FAURÉ; PIERNÉ Piano Trios
Gabriel Pierné’s star seems to be in the ascendant at the moment. A few months back there was a fine reading of his Piano Quintet from the Goldner Quartet and Piers Lane (Hyperion, 5/14). Now the Wanderer offer a comparably compelling recording of his Trio. Heard ‘blind’, you’d be hard-pressed to guess this was written in 1921, which perhaps helps to explain why it’s not better known. It’s a work that grows out of the tradition in which Pierné was ensconced, and its broad expanse and darkly turbulent Romanticism palpably grow from the tradition of Franck, who had been one of his teachers.
The very opening theme, in the piano’s lower register, sets up a disquiet that pervades much of the opening movement. There’s some superbly effective writing for violin and cello at the movement’s midpoint, and the Wanderer balance rhetoric and stillness to great effect. Pierné’s lighter side is revealed in the Allegretto scherzando, with some nicely punchy pizzicato from the string players. The finale is a taxing and imaginative set of variations on an initially austere theme. As the movement progresses, Pierné is unsparing of his players but the Wanderer rise to every challenge, and the piece ends in a gloriously affirmative manner.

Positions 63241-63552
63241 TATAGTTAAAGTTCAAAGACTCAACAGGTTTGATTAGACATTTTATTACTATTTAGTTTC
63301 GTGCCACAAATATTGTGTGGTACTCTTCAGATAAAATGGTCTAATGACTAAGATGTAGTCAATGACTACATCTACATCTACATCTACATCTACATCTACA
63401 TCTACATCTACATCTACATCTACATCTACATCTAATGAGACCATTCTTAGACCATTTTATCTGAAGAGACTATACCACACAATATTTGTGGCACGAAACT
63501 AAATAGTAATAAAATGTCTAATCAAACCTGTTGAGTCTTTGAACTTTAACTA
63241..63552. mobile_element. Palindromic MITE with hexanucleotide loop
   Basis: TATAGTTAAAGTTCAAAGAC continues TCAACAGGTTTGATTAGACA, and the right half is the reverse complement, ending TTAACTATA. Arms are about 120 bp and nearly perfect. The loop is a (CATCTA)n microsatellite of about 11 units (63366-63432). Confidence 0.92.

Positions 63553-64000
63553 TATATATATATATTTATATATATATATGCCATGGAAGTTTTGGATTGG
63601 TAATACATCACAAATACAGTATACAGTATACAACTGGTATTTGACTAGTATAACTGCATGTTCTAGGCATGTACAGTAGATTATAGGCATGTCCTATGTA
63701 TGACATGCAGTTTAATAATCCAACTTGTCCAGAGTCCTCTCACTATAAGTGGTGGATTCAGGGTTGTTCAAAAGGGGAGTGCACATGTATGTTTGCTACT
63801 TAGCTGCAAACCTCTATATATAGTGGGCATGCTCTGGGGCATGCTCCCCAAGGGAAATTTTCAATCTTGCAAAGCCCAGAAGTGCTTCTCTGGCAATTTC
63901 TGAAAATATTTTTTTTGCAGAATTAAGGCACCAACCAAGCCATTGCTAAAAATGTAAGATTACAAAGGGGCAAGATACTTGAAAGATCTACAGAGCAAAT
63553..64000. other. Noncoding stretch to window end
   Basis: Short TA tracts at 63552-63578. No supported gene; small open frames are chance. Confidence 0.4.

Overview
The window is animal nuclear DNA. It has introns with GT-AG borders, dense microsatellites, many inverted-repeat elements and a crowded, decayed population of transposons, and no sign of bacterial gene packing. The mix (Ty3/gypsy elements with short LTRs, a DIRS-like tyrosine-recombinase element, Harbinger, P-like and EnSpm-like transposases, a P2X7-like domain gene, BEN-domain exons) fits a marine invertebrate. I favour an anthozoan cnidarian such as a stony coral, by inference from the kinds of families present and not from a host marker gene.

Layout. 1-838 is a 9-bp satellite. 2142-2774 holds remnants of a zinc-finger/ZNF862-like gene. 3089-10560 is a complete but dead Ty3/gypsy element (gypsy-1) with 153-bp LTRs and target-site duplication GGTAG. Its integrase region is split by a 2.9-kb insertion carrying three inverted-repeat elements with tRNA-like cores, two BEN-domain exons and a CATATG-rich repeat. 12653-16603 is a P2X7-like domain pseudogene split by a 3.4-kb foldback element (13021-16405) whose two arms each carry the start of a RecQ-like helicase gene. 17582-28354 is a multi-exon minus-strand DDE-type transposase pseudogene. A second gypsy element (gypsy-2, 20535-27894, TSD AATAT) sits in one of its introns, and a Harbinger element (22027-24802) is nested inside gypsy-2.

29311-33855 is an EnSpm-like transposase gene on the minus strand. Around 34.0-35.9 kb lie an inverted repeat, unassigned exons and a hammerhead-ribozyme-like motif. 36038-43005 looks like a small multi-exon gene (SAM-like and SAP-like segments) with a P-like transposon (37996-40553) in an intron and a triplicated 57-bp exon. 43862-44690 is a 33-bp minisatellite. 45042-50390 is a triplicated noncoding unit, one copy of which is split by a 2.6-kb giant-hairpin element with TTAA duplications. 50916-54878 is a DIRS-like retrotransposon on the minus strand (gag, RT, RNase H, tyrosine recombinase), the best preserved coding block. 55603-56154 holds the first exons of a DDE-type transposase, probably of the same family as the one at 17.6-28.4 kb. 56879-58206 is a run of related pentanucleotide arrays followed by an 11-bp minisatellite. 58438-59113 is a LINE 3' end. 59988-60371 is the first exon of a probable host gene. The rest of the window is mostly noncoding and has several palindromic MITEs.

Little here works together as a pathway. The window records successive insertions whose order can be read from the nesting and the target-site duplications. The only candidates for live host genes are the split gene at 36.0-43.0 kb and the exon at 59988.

Fauré’s Trio is also in a sense out of its time and it was completed only in 1923. The Wanderer’s reading is full of warmth and intimacy, which is particularly appealing in the opening movement. Their Andantino is deeply conversational from the outset, not dissimilar in approach to Eric Le Sage and his colleagues on their recent Alpha disc. But I’ve come to find a more held-back, cooler beginning even more effective here, something superbly achieved by the Capuçons and Angelich and by Trio George Sand, both of whom convey more searingly the movement’s sense of quiet desperation.
The finale is spiritedly played but it’s less ‘French’-sounding than some. This is partly down to the less fingery style of the Wanderer’s pianist (just try Le Sage by comparison); and others also find a greater degree of wistfulness in this strangely angular movement, notably the Florestan and Trio George Sand. So a clear recommendation for the Pierné but a slightly more guarded one for Fauré.